Could you convey your skills, attitude, competencies and drive in 140 characters or less??

That’s the question some companies are posing to candidates in the job search, completely doing away with traditional interview processes and instead going for a more new-age approach: Twitter Resumes.

Here’s how it works, according to a recent article by The Wall Street Journal: Companies open the “Twitterview” process to those hoping to get a job, allowing them to tweet a 140-character resume that highlights their skills and attributes and what would make them a good fit for the organization. Only those who tweet are considered for the position.

The Marketing Arm, a promotions agency headquartered in New York City, plans to hire five summer interns using Twitter. The company calls the technique a way to “meet potential talent where they live,” pointing out that the Millennial generation dedicates much of its time to Twitter and other social networks.

This seems crazy to me!! We’ve already removed the human elements from recruiting in so many ways, and now some people want impersonal, 140-character resumes blasted over the Web?

Some places don’t even tailor the tweets to the job at hand before making a hiring decision. Attention Era, a media group from Milwaukee, recently told USA Today that they hired a social media coordinator based on his general tweets, with no in-person interview at all.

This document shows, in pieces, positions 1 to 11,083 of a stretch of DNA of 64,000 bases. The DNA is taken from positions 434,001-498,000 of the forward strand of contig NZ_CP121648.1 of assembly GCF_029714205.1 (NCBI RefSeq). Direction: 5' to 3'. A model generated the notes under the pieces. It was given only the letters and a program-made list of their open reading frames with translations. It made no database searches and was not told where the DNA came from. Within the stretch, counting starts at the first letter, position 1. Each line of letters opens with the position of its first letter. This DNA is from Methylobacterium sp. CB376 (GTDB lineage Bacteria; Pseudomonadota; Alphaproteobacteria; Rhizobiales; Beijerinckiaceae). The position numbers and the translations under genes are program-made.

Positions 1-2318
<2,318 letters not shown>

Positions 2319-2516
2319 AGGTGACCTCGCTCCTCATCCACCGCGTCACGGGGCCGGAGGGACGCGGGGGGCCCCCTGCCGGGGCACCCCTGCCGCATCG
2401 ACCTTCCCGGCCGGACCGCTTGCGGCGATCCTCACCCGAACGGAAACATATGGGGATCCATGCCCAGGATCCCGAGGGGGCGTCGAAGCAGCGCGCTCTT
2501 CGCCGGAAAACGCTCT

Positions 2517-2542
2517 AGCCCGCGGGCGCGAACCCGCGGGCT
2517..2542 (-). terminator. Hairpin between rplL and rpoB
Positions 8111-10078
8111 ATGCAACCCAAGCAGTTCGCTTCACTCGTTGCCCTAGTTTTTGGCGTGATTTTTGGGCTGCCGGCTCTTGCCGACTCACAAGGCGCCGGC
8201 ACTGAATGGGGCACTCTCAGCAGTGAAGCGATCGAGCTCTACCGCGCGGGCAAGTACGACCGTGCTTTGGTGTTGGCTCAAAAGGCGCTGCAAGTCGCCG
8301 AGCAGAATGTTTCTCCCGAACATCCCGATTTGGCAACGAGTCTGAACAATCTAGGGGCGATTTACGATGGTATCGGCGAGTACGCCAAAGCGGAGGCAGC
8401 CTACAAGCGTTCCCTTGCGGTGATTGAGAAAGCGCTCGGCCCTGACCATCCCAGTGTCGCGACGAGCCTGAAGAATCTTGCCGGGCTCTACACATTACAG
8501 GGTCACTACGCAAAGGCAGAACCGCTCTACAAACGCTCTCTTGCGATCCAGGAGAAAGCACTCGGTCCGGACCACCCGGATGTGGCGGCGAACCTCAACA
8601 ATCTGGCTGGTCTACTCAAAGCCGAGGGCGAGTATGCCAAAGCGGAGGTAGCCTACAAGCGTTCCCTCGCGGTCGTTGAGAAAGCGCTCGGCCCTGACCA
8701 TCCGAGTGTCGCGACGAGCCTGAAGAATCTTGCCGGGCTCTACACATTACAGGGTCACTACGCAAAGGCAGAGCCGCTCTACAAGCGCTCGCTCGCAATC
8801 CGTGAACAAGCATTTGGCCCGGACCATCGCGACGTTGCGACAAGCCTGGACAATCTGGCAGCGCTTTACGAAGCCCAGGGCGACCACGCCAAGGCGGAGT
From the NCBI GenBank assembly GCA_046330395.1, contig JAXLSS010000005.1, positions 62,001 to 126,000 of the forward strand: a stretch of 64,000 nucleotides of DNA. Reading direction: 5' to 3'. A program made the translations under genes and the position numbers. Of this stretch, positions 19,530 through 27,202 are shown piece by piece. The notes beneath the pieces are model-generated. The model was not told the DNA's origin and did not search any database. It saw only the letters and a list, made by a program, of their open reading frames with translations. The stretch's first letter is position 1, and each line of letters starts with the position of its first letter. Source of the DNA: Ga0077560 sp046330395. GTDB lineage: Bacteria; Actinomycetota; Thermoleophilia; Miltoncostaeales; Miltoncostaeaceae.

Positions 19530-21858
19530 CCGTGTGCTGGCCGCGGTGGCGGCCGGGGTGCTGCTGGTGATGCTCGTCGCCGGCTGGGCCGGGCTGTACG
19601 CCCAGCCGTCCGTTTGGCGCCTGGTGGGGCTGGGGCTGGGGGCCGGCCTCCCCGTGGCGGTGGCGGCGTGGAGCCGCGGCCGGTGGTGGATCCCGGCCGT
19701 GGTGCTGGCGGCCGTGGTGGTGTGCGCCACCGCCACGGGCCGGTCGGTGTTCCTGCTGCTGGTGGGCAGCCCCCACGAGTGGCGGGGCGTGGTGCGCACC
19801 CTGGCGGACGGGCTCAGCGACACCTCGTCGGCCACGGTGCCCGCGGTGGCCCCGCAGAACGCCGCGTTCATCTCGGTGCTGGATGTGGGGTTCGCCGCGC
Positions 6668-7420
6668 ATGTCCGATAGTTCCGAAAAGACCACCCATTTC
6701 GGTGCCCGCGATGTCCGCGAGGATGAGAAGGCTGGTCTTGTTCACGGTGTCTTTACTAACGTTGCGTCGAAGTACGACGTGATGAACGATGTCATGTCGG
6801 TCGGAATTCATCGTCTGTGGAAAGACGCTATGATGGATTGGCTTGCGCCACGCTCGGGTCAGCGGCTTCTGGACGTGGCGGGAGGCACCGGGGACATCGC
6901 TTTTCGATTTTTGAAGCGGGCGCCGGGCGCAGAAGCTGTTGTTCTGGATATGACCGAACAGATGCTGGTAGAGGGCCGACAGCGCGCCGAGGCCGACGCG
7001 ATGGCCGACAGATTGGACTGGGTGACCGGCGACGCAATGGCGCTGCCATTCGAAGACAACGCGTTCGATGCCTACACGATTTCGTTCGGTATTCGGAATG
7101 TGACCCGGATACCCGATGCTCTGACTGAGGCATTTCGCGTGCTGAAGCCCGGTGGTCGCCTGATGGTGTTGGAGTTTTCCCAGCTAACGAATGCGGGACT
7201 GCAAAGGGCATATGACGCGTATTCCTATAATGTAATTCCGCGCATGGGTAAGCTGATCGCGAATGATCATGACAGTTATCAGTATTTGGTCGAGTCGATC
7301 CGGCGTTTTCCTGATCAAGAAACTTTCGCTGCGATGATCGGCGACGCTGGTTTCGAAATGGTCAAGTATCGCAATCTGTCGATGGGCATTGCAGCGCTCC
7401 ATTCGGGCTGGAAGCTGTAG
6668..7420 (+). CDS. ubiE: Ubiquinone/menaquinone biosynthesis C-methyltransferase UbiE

The company’s executive producer told the press, “It didn’t matter to me what they’re like in an interview setting; all that mattered was their online personality.”

Social media representatives ESPECIALLY need to be a good cultural fit for your organization! They are the ones who are building your brand and are the voice of your digital audience…of all people, they should be the ones who best understand your company culture. Would you really want a “company culture misfit” representing your organization to the masses?

No matter the position, the interview process should still involve more follow-up and in-person interviewing before a decision is made. There is just no way to get a clear picture of a person’s attitude, culture, competency, or even true skills via Twitter!

This is not to disbar Twitter itself. Twitter is a great tool for brand building, awareness, and engagement, but not resumes. Let’s be cautious of the way we market ourselves on social media and keep resumes where they belong – in front of humans!!


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